We report on that research in this book, once again combining quantitative and qualitative analysis in a mixed-methods approach. As we detail below, we begin by offering some novel econometric work looking at the impact of both income distribution and various measures of social distance on the sustainability of employment growth (i.e., the relationship between inequality and the jobs crisis). We then explain how we chose a series of case-study regions, partly based on “just growth” outcomes and partly based on the presence of regional knowledge communities. We then walk through a range of cases: Sacramento and Salt Lake City, as two cases where formal collaborative planning processes have been key to producing a sense of common destiny; Charlotte, Grand Rapids, and Oklahoma City, as a set of cases where regional growth strategies have been mostly elite-driven; Greensboro, Fresno, and San Antonio, as places where conflict has raged—and in one case, eventually produced collaboration; and Raleigh, Seattle, and Silicon Valley, as locales where the knowledge economy meets what we have termed knowledge communities.
So what’s new this go-around? In this effort, we expand our previous analysis in three ways. We stress more the process of community building than the impacts on growth and equity; we offer a fuller account of the ways in which conflict and collaboration can go together; and we add the characteristics of diversity and dynamism that our newest case-study research suggests are key to both sustainable communities and sustainable growth. While we explore the causal chains and the role of conflict below, it is useful to start by defining what we mean by a diverse and dynamic epistemic community at the metropolitan level.12
Our concept of diverse and dynamic epistemic communities builds initially from the work done on epistemic communities per se. The concept of an epistemic community was first developed throughout the 1960s and 1970s in the context of understanding the production of scientific knowledge, primarily by the sociologist Bukart Holzner (1968; Holzner and Marx 1979), though it owes some intellectual allegiance to Ludwik Fleck’s (2012) idea of a “thought collective” and Thomas Kuhn’s (2012) notion of a scientific community (see also Cross 2013). John Ruggie (1972) introduced the term to the field of international relations, drawing on Foucault’s (1970) notion of an episteme to define such a community as embodying “a dominant way of looking at social reality, a set of shared symbols and references, mutual expectations, and predictability of intention” (Ruggie 1975).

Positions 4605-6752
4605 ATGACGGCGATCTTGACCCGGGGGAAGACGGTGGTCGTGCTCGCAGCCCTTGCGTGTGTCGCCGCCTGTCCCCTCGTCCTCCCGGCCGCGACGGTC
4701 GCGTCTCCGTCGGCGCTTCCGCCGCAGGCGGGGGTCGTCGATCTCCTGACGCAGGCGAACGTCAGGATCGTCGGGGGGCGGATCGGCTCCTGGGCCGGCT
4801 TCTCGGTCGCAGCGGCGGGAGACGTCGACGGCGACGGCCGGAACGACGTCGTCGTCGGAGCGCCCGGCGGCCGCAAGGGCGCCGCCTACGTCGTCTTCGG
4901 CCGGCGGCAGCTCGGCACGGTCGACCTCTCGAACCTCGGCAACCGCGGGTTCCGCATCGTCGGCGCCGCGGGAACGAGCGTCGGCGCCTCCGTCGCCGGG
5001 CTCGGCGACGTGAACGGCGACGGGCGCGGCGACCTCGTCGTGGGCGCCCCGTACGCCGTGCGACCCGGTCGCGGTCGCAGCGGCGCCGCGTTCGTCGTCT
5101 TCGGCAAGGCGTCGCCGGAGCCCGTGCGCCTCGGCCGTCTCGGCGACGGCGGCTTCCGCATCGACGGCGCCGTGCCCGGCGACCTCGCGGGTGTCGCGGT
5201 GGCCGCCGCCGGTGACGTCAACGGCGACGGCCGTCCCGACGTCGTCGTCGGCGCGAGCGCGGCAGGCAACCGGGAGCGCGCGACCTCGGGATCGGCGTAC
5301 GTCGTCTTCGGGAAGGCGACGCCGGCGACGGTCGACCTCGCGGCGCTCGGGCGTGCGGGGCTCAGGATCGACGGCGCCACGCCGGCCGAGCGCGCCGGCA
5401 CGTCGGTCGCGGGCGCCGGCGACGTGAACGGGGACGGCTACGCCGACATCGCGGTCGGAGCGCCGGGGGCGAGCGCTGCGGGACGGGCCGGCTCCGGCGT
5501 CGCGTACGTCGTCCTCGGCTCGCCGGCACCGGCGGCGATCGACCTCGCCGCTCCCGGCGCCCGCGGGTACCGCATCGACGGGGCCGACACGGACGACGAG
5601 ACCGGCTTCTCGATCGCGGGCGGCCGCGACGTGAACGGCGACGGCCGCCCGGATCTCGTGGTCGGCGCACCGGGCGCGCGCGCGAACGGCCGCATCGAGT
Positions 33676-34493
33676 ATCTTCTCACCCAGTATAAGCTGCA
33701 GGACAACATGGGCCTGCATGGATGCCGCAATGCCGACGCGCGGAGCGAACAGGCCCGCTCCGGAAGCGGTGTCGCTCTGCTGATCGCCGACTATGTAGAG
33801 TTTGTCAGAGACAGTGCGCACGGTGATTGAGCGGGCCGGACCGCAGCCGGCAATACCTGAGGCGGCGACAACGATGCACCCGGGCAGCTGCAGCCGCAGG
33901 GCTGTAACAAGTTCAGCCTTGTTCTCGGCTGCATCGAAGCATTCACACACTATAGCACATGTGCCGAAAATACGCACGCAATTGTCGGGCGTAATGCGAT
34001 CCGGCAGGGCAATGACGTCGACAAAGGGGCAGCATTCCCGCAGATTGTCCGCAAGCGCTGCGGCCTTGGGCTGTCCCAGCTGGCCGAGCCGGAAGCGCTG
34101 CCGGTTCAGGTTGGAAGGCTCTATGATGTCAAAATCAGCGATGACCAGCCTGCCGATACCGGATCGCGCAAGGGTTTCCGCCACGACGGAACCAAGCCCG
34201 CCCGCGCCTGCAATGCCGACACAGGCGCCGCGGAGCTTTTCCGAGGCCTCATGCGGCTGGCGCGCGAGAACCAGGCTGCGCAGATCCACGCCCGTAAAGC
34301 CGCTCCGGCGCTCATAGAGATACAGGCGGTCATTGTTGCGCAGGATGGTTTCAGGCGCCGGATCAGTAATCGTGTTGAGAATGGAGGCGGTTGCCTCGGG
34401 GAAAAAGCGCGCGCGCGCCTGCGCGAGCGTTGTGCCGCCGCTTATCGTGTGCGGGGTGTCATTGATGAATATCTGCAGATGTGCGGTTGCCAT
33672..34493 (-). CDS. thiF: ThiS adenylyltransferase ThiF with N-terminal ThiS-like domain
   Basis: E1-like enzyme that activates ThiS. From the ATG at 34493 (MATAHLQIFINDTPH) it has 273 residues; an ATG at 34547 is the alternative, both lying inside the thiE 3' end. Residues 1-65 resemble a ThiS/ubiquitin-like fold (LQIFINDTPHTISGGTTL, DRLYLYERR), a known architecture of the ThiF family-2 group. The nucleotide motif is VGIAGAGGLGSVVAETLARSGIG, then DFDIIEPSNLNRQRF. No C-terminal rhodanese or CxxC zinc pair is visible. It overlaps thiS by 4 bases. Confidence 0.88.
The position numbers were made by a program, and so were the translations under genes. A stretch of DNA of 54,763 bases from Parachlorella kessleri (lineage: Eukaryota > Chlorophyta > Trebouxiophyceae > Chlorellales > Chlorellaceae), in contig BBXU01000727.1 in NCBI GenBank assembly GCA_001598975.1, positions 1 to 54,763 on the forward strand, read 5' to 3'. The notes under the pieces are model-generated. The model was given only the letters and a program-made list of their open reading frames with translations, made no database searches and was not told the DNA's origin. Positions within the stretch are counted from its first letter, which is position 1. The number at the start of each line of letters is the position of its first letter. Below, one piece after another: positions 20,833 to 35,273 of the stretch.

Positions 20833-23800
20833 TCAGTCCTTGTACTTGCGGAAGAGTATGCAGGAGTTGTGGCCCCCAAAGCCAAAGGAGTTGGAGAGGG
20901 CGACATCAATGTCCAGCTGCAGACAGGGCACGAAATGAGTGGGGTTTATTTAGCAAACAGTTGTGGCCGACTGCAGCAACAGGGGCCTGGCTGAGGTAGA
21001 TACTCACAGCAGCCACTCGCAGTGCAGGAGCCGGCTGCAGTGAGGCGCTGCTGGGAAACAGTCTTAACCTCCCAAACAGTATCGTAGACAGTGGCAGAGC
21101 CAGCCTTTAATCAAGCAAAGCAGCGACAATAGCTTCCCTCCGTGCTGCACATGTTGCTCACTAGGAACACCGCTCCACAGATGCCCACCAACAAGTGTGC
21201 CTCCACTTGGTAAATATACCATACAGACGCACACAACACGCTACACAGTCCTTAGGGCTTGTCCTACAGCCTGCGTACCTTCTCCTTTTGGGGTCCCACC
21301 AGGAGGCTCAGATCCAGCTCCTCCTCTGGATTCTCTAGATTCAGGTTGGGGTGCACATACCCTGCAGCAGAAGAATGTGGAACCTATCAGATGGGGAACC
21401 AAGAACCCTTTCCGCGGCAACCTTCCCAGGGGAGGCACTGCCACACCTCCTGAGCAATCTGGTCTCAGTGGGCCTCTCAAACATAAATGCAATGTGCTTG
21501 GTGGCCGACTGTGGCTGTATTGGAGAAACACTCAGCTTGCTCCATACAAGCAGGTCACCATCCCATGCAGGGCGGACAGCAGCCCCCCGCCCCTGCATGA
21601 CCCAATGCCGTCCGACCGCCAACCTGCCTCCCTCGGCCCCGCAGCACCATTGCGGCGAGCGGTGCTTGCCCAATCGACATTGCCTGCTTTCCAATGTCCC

The concept gained significant attention following work by political scientist Peter Haas in the early 1990s on the challenges of coordinating international policy in light of increasing levels of complexity and uncertainty. Haas and his colleagues suggested that networks of knowledge-based experts can play an important role “in articulating cause-and-effect relationships of complex problems, helping states identify their interests, framing the issues for collective debate, proposing specific policies and identifying salient points for negotiation” (Haas 1992, 2). In their work, Haas and his colleagues describe an epistemic community as a group of people that has four broad characteristics: